Application Development Policy - Application Security Scope

Source code supply chain security is the process of securing the software development process to prevent unauthorized access or modification of source code. This may include measures such as code signing and digital signatures to verify the authenticity of code, as well as security controls on the build process to prevent unauthorized changes.

Source code supply chain security plays an important role in application security scope by providing a mechanism to ensure the code used in an application is trustworthy. By verifying the source code and digitally signing it, organizations can be sure that the code has not been tampered with and that it comes from a trusted source. This verification process can help to prevent malicious code from being introduced into an application, which can help to protect the confidentiality, integrity, and availability of the application.  

Secure Coding – Appropriate requirements and controls must be in place to secure and protect application source code including, but not limited to, the following:

  • Directories or repositories containing application source code are secured from unauthorized access.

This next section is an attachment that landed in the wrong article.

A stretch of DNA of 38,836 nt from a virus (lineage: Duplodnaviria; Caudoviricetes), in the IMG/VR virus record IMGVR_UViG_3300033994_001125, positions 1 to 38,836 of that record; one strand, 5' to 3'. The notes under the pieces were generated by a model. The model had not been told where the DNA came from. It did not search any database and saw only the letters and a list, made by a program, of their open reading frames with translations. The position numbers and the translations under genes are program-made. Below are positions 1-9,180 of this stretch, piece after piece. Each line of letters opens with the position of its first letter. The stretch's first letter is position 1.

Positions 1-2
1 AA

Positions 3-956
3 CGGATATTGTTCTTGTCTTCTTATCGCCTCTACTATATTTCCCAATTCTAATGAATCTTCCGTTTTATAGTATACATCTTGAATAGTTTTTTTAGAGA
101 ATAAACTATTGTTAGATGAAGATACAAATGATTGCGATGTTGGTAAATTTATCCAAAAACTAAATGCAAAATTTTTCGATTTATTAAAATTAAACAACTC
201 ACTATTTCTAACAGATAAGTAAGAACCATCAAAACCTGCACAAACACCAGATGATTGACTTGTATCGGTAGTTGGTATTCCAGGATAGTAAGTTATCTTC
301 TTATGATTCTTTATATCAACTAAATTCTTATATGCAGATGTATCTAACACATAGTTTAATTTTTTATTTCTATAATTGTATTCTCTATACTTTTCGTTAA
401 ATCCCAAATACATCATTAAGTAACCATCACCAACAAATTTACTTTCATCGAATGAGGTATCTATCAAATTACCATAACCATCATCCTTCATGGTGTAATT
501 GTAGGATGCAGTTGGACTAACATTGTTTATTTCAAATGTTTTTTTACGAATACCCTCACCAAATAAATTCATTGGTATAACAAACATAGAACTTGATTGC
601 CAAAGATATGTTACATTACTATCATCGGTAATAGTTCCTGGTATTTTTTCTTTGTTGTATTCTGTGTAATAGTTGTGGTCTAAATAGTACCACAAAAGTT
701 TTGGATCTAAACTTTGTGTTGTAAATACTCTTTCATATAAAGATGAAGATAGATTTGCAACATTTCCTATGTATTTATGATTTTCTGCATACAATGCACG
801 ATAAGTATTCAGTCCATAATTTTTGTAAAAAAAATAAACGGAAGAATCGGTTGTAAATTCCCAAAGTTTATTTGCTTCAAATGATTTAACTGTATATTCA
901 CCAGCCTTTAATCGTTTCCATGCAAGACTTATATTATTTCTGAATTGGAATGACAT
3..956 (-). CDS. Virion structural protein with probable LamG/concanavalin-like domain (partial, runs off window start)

• Source code is not stored on production systems when possible.

  • All changes to code are logged in a central version control solution and to the extent possible, should also log all access to source code files.

  • Access and modification access is properly assigned.

Secure Coding Standards – Developers must be trained in secure coding techniques based on best practice guidelines (i.e. OWASP guide). A secure coding standard must be utilized as part of the software development methodology. All web-based applications must be developed based on a current version of the OWASP secure code guidelines, and must account for the following:

  • Cross-site scripting (XSS) (validate all parameters before inclusion).

  • Injection flaws, particularly SQL injection (validate input to verify user data cannot modify meaning of commands and queries).

  • Malicious file execution (validate input to verify application does not accept file names or files from users).

  • Insecure direct object references (do not expose internal object references to users).

  • Cross-site request forgery (CSRF).

  • Information leakage and improper error handling (do not leak information via error messages or other means).

  • Broken authentication and session management (properly authenticate users and protect account credentials and session tokens).

  • Insecure cryptographic storage (prevent cryptographic flaws).

  • Insecure communications (properly encrypt all authenticated and sensitive communications).

  • Failure to restrict URL access (consistency enforced access control in the presentation layer and business logic for all URL’s).